Does that mean I think players have a constant talent level that never changes? Of course not. I believe Daric Barton really is a better hitter now than he was two years ago, and Eric Chavez really is a worse hitter now than he was six years ago. Players can get better and players can get worse. Same goes for teams. I believe that this year's team is not as good as the 2002 team. But I don't believe that this team in June is horrible and this team in May was great. The team really hasn't changed that much.

So how do you know what's random noise and what's a real trend? What is the most meaningful scale at which to evaluate the team's performance? One person who asked that question and looked carefully at the game for answers is Bill James, and what he found is expressed in his famous Pythagorean win formula. This formula is not a law that stat-heads impose upon baseball to make it submit to their will; it is a pattern that is already in baseball which observers of the game have discovered there. What Bill James' pythagorean formula reveals is that a good way to evaluate a team is the total runs it scores and the total runs it allows. These numbers give a good representation of what the team's basic skill level is, better even that the win-loss record does.

If we look at the Oakland A's in this light, we see that in May the team scored 99 runs and gave up 113; during that month the team's record was 16-12, which is a significantly better result than normally associated with those total runs. So far in June, the team has scored 99 runs and given up 109; this month the team's record is 7-16 so far, which is a significantly worse result than normally associated with those totals runs. On the entire season the A's have scored 304 runs and given up 321. The team's record on the season is 35-40, which is just about right for those total runs.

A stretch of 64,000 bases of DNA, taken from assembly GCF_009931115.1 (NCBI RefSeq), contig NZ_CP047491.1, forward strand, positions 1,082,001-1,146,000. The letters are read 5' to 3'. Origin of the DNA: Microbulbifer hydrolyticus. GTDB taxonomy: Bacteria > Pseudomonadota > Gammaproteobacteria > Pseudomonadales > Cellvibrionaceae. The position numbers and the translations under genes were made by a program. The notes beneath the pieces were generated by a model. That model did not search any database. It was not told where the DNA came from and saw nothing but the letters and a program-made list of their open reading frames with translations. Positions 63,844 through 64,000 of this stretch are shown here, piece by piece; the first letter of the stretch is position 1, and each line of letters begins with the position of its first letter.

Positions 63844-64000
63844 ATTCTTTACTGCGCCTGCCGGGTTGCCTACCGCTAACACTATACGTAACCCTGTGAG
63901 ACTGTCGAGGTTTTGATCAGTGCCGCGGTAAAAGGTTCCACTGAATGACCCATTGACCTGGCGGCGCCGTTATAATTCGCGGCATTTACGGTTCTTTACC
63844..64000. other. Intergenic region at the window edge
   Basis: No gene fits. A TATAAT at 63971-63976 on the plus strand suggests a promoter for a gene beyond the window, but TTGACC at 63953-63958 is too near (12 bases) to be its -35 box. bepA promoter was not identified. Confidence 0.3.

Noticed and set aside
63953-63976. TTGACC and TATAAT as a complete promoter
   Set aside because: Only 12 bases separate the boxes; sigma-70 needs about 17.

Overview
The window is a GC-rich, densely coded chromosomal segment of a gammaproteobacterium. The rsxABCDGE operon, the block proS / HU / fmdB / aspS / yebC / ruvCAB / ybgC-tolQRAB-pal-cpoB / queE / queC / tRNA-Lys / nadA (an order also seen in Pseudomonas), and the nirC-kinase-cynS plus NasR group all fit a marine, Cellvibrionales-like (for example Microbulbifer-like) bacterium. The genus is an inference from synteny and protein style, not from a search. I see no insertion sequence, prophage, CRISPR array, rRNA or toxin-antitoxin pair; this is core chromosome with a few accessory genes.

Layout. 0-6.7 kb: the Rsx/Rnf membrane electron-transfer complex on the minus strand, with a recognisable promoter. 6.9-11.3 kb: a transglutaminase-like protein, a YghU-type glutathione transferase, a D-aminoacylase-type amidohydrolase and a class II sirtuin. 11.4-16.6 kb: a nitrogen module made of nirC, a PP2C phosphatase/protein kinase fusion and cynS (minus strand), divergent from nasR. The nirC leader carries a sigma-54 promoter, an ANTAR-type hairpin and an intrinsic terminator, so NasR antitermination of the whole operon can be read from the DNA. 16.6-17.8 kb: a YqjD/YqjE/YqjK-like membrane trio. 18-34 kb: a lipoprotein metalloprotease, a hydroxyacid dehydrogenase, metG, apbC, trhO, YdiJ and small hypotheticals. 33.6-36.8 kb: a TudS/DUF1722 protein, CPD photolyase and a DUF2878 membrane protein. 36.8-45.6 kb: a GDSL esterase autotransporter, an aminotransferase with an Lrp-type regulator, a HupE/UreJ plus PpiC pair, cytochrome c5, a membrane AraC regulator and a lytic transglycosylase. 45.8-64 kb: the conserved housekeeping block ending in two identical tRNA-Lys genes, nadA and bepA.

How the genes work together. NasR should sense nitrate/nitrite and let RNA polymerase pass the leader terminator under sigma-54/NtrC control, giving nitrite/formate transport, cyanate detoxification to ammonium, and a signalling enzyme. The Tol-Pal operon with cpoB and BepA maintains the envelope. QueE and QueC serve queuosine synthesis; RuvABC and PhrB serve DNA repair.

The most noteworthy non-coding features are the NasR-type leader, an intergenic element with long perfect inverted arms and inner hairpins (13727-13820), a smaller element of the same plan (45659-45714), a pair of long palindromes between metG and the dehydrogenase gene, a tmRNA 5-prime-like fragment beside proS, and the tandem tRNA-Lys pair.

What I see here is that the A's are a slightly below average team with a slightly below average record. They have been the same slightly below average team all season, but in May several games tilted in their favor and they looked better than they really are, and then in June several games tilted against them and they've looked worse than they really are. Judging from Billy Beane's recent comments ("We've lost a lot of close games"), I'd say he sees the same thing.

Lately I've heard a lot of explanations of what's wrong with the A's — they don't care enough, they've lost confidence in their manager, they're in too many close games, Lew Wolff wants to lose so he can move to San Jose, etc. Everyone seems to have a theory, and most of them rely on the idea that they understand the team or baseball better than Billy Beane does.

I'm not a debater. You all have a right to believe whatever you like, and I'm not going to say I've proven any of you wrong. I would just observe that the A's entire season so far is easily and adequately explained by the simple mathematical nature of the game. All these other theories I'm hearing are not necessary to explain anything, and I've seen scarcely any evidence for any of them. We are simply a slightly below average team playing exactly like a slightly below average team typically plays.